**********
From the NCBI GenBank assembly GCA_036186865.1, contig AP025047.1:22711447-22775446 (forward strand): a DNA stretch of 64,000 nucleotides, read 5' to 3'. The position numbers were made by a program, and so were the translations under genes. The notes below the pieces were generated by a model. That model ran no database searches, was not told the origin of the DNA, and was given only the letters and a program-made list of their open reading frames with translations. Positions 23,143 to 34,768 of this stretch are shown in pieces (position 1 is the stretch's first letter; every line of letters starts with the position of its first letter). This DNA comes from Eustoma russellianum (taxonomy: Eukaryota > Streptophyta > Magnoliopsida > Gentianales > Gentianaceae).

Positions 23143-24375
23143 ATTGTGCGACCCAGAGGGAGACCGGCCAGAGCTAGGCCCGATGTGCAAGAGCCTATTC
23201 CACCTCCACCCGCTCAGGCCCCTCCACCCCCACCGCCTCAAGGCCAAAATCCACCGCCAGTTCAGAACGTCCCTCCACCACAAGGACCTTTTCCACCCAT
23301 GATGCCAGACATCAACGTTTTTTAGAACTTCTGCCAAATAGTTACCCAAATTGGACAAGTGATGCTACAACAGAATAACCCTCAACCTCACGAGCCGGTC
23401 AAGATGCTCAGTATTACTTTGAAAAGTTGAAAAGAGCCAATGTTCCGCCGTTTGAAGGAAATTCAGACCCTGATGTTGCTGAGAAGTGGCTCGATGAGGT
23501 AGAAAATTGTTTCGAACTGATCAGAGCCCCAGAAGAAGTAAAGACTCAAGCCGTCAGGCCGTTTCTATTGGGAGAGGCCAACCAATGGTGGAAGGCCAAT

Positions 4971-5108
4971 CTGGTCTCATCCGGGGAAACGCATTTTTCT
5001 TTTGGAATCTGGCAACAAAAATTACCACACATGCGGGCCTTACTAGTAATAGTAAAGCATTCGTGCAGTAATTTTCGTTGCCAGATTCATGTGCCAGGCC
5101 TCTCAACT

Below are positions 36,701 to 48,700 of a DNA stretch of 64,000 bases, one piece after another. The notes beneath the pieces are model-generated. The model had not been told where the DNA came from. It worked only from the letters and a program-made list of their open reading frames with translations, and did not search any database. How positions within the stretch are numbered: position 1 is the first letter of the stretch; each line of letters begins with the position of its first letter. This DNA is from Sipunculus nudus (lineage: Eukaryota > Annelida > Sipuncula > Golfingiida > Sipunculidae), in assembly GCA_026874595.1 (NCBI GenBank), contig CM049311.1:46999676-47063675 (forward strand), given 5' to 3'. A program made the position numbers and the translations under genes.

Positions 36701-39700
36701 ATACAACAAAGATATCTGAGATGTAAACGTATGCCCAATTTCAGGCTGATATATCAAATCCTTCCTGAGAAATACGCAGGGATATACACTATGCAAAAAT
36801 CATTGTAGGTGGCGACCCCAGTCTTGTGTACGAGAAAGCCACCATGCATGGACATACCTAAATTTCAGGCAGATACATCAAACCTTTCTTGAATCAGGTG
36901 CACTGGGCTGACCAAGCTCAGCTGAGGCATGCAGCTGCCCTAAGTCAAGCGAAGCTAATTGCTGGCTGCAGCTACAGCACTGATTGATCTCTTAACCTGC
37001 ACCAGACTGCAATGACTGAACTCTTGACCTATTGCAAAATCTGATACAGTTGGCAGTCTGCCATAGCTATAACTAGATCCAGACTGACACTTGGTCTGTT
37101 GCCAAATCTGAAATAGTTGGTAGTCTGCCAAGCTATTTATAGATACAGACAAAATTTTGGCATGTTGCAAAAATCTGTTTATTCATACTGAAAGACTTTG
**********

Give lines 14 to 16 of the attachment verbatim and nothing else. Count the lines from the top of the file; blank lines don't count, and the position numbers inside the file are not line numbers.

36701 ATACAACAAAGATATCTGAGATGTAAACGTATGCCCAATTTCAGGCTGATATATCAAATCCTTCCTGAGAAATACGCAGGGATATACACTATGCAAAAAT
36801 CATTGTAGGTGGCGACCCCAGTCTTGTGTACGAGAAAGCCACCATGCATGGACATACCTAAATTTCAGGCAGATACATCAAACCTTTCTTGAATCAGGTG
36901 CACTGGGCTGACCAAGCTCAGCTGAGGCATGCAGCTGCCCTAAGTCAAGCGAAGCTAATTGCTGGCTGCAGCTACAGCACTGATTGATCTCTTAACCTGC